- The name Titus appears in around 12 New Testament passages: 2 Corinthians 2:13, 7:6, 7:13 7:14, 8:6, 8:16, 8:23 and 12:18, Galatians 2:1 and 2:3, 2 Timothy 4:10, and Titus 1:4. (Some bible-versions have his name even in comments following 2 Corinthians 13:14 and Titus 3:15, but those appear to be later additions, not original text.)
- The name Titus seems to be of Latin origin. The eventual significance of that name is not known with certainty.
- Passages in the apostle Paul’s letter to Titus, mentioned at this site:
- For more, see the other parts of this multi-page index, or use the search function.
TNK = an acronym created of the words Torah, Neviim and Kethuvim. – Look under the heading “Tanakh”.
- The Jews divide the books of the Old Testament into three sections, Torah, Neviim and Kethuvim, whence the acronym “TNK” and the word Tanakh. The section which the Jews call Torah consists of the Pentateuch (the five books of Moses). → eca016.htm, appendix
- ‘Theological Wordbook of the Old Testament’ by Harris, Archer and Waltke states, “The word tôrâ means basically ‘teaching’ whether it is the wise man instructing his son or God instructing Israel.”
- On the New Covenant’s “torah” (Jeremiah 31:33). → eca066.htm
Torment – Does Revelation 14:10–11 mean that God will keep some humans in an everlasting torment? → eta077.htm
TR (A Greek NT text.) – Look under the heading “Textus receptus”.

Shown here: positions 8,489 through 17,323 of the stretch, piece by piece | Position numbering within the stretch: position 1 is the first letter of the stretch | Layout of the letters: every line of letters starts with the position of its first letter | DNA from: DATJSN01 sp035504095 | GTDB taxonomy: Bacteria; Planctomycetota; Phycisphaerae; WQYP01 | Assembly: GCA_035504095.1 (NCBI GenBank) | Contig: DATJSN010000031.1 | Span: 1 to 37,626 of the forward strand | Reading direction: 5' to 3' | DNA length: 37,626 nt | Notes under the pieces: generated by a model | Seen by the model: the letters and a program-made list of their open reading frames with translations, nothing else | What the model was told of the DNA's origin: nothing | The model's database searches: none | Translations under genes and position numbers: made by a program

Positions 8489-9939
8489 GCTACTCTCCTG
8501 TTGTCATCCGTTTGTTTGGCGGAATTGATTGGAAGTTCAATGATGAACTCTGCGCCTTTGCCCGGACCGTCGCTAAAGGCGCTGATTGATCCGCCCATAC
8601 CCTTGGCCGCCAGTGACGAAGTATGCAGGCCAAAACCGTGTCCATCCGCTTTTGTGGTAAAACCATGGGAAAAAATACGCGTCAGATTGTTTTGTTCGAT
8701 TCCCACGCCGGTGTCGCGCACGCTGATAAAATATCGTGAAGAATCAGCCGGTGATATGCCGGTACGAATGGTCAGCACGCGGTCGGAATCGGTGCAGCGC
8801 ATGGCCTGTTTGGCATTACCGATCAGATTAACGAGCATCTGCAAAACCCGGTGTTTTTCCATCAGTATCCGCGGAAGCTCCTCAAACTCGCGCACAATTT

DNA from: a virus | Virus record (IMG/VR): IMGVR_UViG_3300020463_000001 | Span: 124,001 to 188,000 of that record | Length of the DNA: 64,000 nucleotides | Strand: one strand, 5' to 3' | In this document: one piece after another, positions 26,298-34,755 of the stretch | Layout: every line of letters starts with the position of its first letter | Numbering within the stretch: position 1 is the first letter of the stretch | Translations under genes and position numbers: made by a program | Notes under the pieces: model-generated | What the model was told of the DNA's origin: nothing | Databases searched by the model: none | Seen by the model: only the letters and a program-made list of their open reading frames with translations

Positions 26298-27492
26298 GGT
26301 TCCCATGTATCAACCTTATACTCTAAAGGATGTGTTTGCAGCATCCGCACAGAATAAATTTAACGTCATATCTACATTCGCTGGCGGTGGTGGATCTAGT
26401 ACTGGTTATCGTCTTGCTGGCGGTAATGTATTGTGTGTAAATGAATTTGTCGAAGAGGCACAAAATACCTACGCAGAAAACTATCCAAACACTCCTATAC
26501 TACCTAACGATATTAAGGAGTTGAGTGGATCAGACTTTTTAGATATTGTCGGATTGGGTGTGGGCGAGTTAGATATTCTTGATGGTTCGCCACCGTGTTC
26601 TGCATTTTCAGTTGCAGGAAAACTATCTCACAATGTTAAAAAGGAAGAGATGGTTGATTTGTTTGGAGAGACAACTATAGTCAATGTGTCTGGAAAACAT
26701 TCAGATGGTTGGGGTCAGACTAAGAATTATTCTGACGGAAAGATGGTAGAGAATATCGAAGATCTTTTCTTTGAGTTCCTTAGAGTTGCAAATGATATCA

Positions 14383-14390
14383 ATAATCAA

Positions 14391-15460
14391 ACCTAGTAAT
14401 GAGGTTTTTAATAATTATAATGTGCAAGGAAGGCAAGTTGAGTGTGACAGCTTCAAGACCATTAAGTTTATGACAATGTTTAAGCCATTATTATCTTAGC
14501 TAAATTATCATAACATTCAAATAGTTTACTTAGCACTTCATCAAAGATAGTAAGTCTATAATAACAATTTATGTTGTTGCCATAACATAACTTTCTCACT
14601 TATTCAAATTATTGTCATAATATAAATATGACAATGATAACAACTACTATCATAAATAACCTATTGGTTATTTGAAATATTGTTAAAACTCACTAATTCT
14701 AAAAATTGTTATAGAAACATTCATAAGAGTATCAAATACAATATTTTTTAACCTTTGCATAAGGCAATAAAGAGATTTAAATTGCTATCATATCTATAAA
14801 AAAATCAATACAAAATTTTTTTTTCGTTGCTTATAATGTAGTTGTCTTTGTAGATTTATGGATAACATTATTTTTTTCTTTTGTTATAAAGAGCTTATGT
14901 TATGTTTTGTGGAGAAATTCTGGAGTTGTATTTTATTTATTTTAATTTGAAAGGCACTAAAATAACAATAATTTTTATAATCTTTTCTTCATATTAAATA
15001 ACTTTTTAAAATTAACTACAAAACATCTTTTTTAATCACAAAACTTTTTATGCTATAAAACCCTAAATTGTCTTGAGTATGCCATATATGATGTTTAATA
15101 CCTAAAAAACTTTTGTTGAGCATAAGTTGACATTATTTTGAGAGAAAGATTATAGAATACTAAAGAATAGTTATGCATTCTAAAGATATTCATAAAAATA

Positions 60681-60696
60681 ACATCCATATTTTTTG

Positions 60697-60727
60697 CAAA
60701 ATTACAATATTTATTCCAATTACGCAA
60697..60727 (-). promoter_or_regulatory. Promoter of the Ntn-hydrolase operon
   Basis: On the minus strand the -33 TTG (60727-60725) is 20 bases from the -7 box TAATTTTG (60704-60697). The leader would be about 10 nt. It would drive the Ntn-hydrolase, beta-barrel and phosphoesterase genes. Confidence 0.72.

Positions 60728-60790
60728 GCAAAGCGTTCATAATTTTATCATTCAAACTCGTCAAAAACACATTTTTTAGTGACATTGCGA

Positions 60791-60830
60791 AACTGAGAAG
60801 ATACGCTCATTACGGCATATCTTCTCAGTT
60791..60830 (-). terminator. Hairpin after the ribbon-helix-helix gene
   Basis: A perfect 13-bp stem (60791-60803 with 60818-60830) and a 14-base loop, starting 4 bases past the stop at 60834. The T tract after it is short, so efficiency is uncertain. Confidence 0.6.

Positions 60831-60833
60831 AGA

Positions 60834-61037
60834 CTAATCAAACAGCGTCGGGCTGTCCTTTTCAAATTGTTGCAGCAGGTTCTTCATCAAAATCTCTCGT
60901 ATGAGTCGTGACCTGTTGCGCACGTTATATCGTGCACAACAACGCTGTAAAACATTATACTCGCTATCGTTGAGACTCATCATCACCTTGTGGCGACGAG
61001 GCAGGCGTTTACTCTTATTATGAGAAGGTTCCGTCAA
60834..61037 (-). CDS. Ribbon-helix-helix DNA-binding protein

Transcribe, transcribing (Hebrew and Greek words into English) – Look below, under the heading “Transliterate, transliteration”.
- Many bible-versions contain such words as “transgressed” and “transgression”. They are copied from the Latin text of the Catholic Vulgate version. Details:
- The noun “transgression” comes from the Latin transgressio which refers to “stepping over”, “going across”. The root is the Latin verb transgradior where trans means “beyond” and gradior means “to step”, “to walk”.
- Similarly, the verb “to trespass” is constructed from the Latin trans, “beyond”, and the Vulgar Latin passare, “to step”, “to walk”.
- Regarding the phrase “sin is the transgression of the law”, 1 John 3:4 – that phrase was introduced in the 1560 Geneva bible. Early English bible-versions had wordings that meant “each man that does sin, does also unrighteousness, and sin is unrighteousness”, and that is also what the Greek text means. For more on 1 John 3:4 and its meaning and translation, see the article eca127.htm.